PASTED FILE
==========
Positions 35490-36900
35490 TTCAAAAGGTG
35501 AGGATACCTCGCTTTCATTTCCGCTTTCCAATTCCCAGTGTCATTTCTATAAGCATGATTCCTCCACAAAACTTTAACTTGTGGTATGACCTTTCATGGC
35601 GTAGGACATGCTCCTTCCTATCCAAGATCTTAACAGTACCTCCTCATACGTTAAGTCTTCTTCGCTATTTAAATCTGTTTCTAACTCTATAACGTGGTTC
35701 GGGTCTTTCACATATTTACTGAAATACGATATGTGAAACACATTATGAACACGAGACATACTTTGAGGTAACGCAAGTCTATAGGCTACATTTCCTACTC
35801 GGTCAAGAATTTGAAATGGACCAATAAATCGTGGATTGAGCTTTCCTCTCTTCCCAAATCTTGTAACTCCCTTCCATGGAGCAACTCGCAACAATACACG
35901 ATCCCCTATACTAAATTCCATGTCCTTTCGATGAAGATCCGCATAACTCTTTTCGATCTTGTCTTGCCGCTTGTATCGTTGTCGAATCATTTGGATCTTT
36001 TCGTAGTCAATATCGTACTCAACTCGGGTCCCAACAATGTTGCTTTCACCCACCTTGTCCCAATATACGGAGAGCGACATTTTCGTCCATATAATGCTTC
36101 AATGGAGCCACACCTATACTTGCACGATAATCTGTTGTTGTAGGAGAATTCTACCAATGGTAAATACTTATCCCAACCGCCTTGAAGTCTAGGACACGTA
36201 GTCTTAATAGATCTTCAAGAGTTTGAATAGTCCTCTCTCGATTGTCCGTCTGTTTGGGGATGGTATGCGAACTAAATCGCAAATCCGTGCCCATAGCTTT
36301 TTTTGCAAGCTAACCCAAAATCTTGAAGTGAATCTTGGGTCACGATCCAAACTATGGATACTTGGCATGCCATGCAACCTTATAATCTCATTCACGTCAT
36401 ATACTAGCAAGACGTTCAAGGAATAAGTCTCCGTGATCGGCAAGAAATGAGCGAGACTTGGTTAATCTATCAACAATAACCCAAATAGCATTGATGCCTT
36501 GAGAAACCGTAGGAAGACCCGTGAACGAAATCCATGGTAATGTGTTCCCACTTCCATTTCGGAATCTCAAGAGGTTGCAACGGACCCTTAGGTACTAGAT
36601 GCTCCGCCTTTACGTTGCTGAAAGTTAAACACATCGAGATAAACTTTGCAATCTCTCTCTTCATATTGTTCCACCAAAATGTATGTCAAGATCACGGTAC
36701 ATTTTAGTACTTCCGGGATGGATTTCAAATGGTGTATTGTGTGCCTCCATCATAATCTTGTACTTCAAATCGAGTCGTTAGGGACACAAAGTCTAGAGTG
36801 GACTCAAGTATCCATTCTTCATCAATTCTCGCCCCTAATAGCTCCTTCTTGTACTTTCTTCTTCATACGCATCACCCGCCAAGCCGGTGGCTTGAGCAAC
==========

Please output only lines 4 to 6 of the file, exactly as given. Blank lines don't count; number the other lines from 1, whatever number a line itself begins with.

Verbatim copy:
35601 GTAGGACATGCTCCTTCCTATCCAAGATCTTAACAGTACCTCCTCATACGTTAAGTCTTCTTCGCTATTTAAATCTGTTTCTAACTCTATAACGTGGTTC
35701 GGGTCTTTCACATATTTACTGAAATACGATATGTGAAACACATTATGAACACGAGACATACTTTGAGGTAACGCAAGTCTATAGGCTACATTTCCTACTC
35801 GGTCAAGAATTTGAAATGGACCAATAAATCGTGGATTGAGCTTTCCTCTCTTCCCAAATCTTGTAACTCCCTTCCATGGAGCAACTCGCAACAATACACG